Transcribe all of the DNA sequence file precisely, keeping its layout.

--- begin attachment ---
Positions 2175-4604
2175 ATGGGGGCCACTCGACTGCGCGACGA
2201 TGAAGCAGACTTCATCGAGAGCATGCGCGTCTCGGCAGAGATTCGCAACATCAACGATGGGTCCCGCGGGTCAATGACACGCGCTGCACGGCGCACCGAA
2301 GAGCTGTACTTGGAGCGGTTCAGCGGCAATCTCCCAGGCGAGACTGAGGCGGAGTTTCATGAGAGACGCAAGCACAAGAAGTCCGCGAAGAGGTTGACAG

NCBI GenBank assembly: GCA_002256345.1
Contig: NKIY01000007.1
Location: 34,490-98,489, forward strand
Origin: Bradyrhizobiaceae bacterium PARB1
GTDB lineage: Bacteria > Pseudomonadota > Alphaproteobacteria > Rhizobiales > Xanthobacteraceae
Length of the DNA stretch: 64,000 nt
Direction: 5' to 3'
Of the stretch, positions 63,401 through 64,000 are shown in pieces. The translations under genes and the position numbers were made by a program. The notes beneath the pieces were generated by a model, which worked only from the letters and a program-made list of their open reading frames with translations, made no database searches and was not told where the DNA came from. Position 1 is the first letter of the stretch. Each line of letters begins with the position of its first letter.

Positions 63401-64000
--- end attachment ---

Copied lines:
Positions 2175-4604
2175 ATGGGGGCCACTCGACTGCGCGACGA
2201 TGAAGCAGACTTCATCGAGAGCATGCGCGTCTCGGCAGAGATTCGCAACATCAACGATGGGTCCCGCGGGTCAATGACACGCGCTGCACGGCGCACCGAA
2301 GAGCTGTACTTGGAGCGGTTCAGCGGCAATCTCCCAGGCGAGACTGAGGCGGAGTTTCATGAGAGACGCAAGCACAAGAAGTCCGCGAAGAGGTTGACAG

NCBI GenBank assembly: GCA_002256345.1
Contig: NKIY01000007.1
Location: 34,490-98,489, forward strand
Origin: Bradyrhizobiaceae bacterium PARB1
GTDB lineage: Bacteria > Pseudomonadota > Alphaproteobacteria > Rhizobiales > Xanthobacteraceae
Length of the DNA stretch: 64,000 nt
Direction: 5' to 3'
Of the stretch, positions 63,401 through 64,000 are shown in pieces. The translations under genes and the position numbers were made by a program. The notes beneath the pieces were generated by a model, which worked only from the letters and a program-made list of their open reading frames with translations, made no database searches and was not told where the DNA came from. Position 1 is the first letter of the stretch. Each line of letters begins with the position of its first letter.

Positions 63401-64000